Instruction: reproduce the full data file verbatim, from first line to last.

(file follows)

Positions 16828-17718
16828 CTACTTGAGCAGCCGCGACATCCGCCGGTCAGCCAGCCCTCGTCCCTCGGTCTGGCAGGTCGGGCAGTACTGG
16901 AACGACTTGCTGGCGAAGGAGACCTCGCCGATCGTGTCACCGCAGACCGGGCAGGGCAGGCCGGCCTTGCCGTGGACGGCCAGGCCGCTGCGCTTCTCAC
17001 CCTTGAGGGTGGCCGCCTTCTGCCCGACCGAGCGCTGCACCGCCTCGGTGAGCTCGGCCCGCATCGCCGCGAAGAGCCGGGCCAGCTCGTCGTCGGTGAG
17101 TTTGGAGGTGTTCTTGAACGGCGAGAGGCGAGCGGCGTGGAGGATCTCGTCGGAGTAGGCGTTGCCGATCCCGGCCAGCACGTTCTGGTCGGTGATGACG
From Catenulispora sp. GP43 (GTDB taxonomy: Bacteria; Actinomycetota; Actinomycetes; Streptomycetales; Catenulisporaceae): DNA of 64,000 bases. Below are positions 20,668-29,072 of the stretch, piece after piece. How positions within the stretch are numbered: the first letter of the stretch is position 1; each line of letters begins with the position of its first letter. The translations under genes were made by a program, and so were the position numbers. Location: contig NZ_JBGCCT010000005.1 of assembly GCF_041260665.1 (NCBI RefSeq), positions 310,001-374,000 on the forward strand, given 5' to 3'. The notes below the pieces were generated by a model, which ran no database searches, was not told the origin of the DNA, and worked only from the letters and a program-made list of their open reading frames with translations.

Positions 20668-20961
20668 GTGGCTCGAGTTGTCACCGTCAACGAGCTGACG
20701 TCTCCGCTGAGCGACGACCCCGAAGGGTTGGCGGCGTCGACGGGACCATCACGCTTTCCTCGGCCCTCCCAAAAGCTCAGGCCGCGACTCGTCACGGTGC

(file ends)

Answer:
Positions 16828-17718
16828 CTACTTGAGCAGCCGCGACATCCGCCGGTCAGCCAGCCCTCGTCCCTCGGTCTGGCAGGTCGGGCAGTACTGG
16901 AACGACTTGCTGGCGAAGGAGACCTCGCCGATCGTGTCACCGCAGACCGGGCAGGGCAGGCCGGCCTTGCCGTGGACGGCCAGGCCGCTGCGCTTCTCAC
17001 CCTTGAGGGTGGCCGCCTTCTGCCCGACCGAGCGCTGCACCGCCTCGGTGAGCTCGGCCCGCATCGCCGCGAAGAGCCGGGCCAGCTCGTCGTCGGTGAG
17101 TTTGGAGGTGTTCTTGAACGGCGAGAGGCGAGCGGCGTGGAGGATCTCGTCGGAGTAGGCGTTGCCGATCCCGGCCAGCACGTTCTGGTCGGTGATGACG
From Catenulispora sp. GP43 (GTDB taxonomy: Bacteria; Actinomycetota; Actinomycetes; Streptomycetales; Catenulisporaceae): DNA of 64,000 bases. Below are positions 20,668-29,072 of the stretch, piece after piece. How positions within the stretch are numbered: the first letter of the stretch is position 1; each line of letters begins with the position of its first letter. The translations under genes were made by a program, and so were the position numbers. Location: contig NZ_JBGCCT010000005.1 of assembly GCF_041260665.1 (NCBI RefSeq), positions 310,001-374,000 on the forward strand, given 5' to 3'. The notes below the pieces were generated by a model, which ran no database searches, was not told the origin of the DNA, and worked only from the letters and a program-made list of their open reading frames with translations.

Positions 20668-20961
20668 GTGGCTCGAGTTGTCACCGTCAACGAGCTGACG
20701 TCTCCGCTGAGCGACGACCCCGAAGGGTTGGCGGCGTCGACGGGACCATCACGCTTTCCTCGGCCCTCCCAAAAGCTCAGGCCGCGACTCGTCACGGTGC